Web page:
Business community has high hopes for 'Abenomics'

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  • 3

    Yubaru

    So far, Abenomics is on a roll.

    This one week jump is less than "Abenomics" and more of a sense of hope. Abe hasn't done anything concrete YET. And I fear that once the "other" shoe falls everything will be back to Japanese normal.

  • 1

    some14some

    Setting an inflation target is a tricky idea, Kanno said. If a C student has been failing at trying to get a B, is targeting an A going to make a difference?

    "FAILING" is central idea? good luck Kanno (sympathy)

  • 1

    soldave

    Should be noted the Yen had weakened against the US Dollar before the election; slightly different from what was insinuated in the article. Also, I keep hearing that experts in Japan are welcoming Abe being back, but the only direct quotes I've seen are from experts warning of caution in the months ahead.

    Got to love Kanno's mentality. Why try and be great when we could be average or below and I could remain in my job?

  • 0

    JeffLee

    The Japanese government and big business will do whatever it takes to avoid implementing structural changes, even if it means destroying its own future prospects.

  • 0

    Disillusioned

    Abenomics is on a roll? What? He has only lifted the government spending so he and his cronies can new cars.

  • 1

    FightingViking

    Japanese economy has been stuck in deflation for two decades.

    So - it already started under the LDP...

  • 1

    Hiroicci

    The market expects to see looser money to flow, as Abe seems to be putting up his middle finger at balancing the budget and aiming to let it flow a bit more. It should be nothing compared with if he'd restructure the whole economy by junking useless gov projects, cutting spending and balancing the budget.

  • 0

    GW

    The only thing abe has done is shoot his mouth to try to get non-japanese to sell & stop buying yen to weaken it so J-exporters will start repatriating funds from elsewhere

    BUT this will be short term, so it depends on how stupid & crazy the ldp get, they may have some luck weakeninbg the yen but I dont see any improvements coming where its really needed & thats the TWO GIANT PARSITES, first is the beaurocrates nation-wide, second govt itself.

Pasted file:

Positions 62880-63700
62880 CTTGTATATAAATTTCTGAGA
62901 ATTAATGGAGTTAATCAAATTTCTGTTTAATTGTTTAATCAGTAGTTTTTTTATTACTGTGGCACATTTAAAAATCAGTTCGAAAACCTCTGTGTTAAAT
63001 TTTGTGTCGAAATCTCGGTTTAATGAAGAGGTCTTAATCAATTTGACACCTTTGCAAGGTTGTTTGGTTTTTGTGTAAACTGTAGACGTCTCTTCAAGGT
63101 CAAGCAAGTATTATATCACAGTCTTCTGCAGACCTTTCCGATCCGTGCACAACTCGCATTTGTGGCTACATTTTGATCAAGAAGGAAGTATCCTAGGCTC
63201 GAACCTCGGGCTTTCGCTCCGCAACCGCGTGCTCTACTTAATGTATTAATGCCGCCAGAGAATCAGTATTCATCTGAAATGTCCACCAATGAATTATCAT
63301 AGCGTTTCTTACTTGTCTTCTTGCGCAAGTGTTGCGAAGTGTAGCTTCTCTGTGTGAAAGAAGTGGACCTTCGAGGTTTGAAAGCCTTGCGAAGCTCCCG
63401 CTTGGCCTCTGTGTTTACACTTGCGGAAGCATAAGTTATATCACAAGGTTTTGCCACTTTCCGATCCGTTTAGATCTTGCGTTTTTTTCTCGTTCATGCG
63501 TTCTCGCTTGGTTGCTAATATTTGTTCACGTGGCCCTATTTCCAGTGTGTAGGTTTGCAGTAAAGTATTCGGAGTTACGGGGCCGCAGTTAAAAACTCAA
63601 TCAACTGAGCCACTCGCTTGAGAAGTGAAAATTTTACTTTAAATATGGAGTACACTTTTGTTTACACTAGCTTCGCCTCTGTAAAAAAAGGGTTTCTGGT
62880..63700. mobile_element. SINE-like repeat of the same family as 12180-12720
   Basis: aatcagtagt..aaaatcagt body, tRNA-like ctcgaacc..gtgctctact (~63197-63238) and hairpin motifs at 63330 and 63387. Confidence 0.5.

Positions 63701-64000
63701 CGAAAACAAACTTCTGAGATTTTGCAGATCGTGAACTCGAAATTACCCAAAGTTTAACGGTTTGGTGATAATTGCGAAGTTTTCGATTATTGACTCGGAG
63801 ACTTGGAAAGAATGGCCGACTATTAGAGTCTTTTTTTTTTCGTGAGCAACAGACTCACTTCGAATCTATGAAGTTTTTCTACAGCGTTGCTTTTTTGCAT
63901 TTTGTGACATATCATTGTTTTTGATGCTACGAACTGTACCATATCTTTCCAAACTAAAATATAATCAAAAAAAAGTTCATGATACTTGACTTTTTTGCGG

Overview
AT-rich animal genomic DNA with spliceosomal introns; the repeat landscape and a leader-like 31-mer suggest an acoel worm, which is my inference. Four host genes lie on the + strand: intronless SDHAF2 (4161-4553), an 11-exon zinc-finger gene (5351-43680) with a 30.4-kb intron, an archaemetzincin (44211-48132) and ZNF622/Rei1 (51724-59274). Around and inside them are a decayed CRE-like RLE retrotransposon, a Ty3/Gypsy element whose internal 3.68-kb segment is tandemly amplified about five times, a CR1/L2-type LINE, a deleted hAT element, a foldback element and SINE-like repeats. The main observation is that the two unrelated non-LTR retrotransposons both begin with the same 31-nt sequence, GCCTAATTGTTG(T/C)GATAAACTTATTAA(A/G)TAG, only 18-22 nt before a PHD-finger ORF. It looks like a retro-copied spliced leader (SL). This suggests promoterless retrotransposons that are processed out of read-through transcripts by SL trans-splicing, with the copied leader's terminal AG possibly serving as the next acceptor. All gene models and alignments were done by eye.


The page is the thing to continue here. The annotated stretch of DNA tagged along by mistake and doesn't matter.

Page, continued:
Unless those to change it will only continue to get worse over time

  • 0

    GW

    And if people & business stop buying J-bonds & my gut tells me they dont want much more it will mean PURE debt will be needed to fund govt's continued mis-management & the debt will likely seriously sky rocket which will trigger problems Japan wont have a hope in hell of taming!

  • 3

    alliswellinjapan

    Given the circumstances Japan may not have much choice but to hope that Abe and team can develop a comprehensive master plan which does not solely rely on money printing and funding for wasteful concrete but has all other important acts together which should certainly include deregulation, placing the right bets on new industries incl energy, opening up to foreign workers, improving the education system with more focus on English communication and debates, toning down the hawkish rhetoric while working more closely with US and getting good deals from the free trade negotiations making important compromises where necessary, to name a few.

  • 0

    herefornow

    but to hope that Abe and team can develop a comprehensive master plan which does not solely rely on money printing and funding for wasteful concrete

    alliswell...Do you really believe this is possible. I lived in Japan for ten years, ending last year, and never saw anything close to a "comprehensive master plan" even discussed, let alone implemented. I mean even when the LDP was in power under Koizumi there were numerous factions within his own party that kept him from pushing forward the reforms that were so badly needed. And as soon as he left office, they ones he did implement, like postal reform, were quickly repealed. Never gonna happen. Japan politicians and bureaucrats only know how to manage from crisis to crisis.

  • 1

    Redcliff

    Since 1945 the average number of months Japan Prime Minister stayed in office is 14 months. Abe hope to double its inflation target to 2% . He really need more than luck to achieve this.

  • 1

    alliswellinjapan

    herefornow: A glimpse of hope may be in that Abe already had a fairly organized plan during his first premiership reflective of the challenges at the time much of which are certain be incorporated in his new plan. His failure at the time was not driven by his policies or lack thereof but rather the sharp decine in approval ratings following a series of scandals of his appointed Ministers which led to LDP's defeat in the upper house elections. Given the drastic nature of his iniatives I'm sure he also had enemies within the party whom he could not have handled at his young age as well as Koizumi had. All in all one can only hope he is back tougher and wiser in executing his policies through choosing the right men and better at battling his enemies within LDP and in Kasumigaseki. His move to bring back the economic and fiscal policy council as well as creating a new ministerial position to oversee the council's activities is already indicative of his intentions to take full control in relevant policies and decision making vs the bureaucrats primarily MOF (who pretty much controlled DPJ at the end of the day). Would be comforting if he could somehow immediately mend relations with China as he did the last time without being distracted by Ishihara.